“Playing multiple sports helps young athletes learn more about their honest abilities physically, mentally, and emotionally.” Coach Bernard points out that not every sport is for every kid. Young athletes who have the chance to play multiple sports allow children the opportunity to develop their natural skills and talents and to find the sports that cultivate those talents. In his experience, he says that parents usually think that specializing in one sport early on or following friends is the best way to go, and sometimes that is true. However, every child is different, and allowing them to participate in more than one sport will ultimately allow them to find their passions and skills.
Tiffany Smith – Director of Gymnastics & Chelsea Piers Gymnastics Team
“I believe that giving children the opportunity to try multiple sports allows them to develop their passion through a broader scope. Many children follow in the footsteps of other family members and may have a natural ability to do something, but they aren’t passionate about it. I like to think of it as trying new foods, you never know what you like until you've tried it.” Coach Tiffany truly believes that introducing little athletes to a variety of sports and activities helps create well-rounded individuals.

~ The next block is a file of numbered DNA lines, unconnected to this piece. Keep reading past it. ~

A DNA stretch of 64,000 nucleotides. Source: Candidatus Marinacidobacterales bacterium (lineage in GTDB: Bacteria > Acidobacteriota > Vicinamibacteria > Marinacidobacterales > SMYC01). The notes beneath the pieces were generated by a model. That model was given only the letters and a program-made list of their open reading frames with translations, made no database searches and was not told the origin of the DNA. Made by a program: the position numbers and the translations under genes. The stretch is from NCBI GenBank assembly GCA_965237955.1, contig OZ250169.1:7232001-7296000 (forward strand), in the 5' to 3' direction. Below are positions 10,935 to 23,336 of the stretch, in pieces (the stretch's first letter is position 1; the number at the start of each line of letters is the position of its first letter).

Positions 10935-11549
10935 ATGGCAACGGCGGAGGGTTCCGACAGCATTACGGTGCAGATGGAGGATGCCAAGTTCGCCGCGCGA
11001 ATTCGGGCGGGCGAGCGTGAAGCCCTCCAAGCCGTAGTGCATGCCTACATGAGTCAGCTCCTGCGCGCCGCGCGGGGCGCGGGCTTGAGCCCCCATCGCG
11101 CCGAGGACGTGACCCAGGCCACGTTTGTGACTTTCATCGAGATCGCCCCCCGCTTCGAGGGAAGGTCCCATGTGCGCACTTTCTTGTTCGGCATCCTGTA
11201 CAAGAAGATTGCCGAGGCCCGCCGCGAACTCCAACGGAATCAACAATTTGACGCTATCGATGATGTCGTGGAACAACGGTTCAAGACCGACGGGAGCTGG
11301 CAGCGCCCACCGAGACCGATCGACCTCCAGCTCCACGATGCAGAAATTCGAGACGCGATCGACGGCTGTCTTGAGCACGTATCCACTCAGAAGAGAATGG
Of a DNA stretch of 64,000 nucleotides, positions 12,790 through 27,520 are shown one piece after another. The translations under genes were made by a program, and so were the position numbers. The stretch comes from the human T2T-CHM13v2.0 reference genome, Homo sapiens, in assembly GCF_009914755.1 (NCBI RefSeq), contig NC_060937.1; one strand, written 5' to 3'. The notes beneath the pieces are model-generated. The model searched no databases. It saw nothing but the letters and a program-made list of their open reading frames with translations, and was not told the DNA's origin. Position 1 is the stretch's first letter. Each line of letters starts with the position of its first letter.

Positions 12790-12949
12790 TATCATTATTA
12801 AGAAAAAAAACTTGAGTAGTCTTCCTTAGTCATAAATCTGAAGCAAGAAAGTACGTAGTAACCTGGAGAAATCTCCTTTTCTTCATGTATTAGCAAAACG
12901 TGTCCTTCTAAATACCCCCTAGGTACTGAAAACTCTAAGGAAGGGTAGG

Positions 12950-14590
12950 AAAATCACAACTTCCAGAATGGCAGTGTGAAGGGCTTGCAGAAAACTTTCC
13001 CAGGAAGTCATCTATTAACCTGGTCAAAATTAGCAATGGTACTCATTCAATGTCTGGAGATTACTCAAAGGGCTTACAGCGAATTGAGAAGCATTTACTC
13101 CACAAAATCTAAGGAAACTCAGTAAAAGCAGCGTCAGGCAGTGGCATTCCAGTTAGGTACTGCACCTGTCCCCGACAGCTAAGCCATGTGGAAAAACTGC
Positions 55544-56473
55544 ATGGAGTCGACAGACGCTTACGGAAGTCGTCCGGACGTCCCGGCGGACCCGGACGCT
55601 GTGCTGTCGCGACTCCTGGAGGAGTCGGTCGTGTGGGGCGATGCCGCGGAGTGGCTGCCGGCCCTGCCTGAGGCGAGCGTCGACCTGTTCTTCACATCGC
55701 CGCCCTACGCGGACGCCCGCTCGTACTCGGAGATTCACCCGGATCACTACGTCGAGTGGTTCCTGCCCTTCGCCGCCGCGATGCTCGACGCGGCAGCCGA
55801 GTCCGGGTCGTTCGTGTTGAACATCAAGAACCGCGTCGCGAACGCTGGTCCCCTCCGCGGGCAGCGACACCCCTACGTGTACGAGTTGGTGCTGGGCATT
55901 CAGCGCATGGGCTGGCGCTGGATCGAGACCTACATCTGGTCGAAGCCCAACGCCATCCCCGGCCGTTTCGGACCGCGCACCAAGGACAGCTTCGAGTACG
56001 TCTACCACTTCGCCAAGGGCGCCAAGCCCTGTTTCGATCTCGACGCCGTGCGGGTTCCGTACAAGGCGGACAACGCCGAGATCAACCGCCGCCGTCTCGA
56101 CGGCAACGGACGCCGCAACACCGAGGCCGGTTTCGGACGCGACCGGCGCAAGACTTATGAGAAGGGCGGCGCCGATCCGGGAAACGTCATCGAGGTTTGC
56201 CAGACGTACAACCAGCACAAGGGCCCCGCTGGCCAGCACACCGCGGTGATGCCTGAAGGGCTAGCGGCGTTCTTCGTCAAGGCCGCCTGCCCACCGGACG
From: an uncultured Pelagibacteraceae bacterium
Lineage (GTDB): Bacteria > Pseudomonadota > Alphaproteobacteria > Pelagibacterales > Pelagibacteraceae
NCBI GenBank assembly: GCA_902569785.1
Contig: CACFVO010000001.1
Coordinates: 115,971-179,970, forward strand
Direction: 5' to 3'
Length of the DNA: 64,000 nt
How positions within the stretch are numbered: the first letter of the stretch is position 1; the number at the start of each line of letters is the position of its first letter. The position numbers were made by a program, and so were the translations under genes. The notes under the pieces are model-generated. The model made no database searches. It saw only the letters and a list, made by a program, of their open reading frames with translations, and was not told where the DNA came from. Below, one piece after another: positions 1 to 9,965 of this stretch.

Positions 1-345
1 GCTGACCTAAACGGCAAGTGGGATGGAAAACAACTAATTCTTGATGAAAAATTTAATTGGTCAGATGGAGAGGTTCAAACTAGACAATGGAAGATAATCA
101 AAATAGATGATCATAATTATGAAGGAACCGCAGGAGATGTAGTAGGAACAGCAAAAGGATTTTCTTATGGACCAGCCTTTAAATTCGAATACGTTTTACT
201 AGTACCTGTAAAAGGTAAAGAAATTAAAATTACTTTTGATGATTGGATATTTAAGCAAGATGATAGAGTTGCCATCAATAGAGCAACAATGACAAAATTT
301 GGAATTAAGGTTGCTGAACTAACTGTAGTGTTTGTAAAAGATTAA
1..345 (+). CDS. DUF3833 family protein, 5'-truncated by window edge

David Flower - Co-Director of Chelsea Piers Shoreline Soccer Club
"I am all for multi-sport participation. From what I have seen, the sports played with goals or hoops have very similar movement patterns but play on a different scale." Coach Flower explained. "Sports such as swimming and gymnastics are very different but could be more beneficial for cross-training as they work other muscles and build stamina and strength that are extremely important in soccer but differently." The difference in these sports, he feels, could help reduce overuse injuries. For example, “there isn't the twisting and turning or change of speed in swimming like in soccer, but it's fantastic for stamina and non-load bearing.”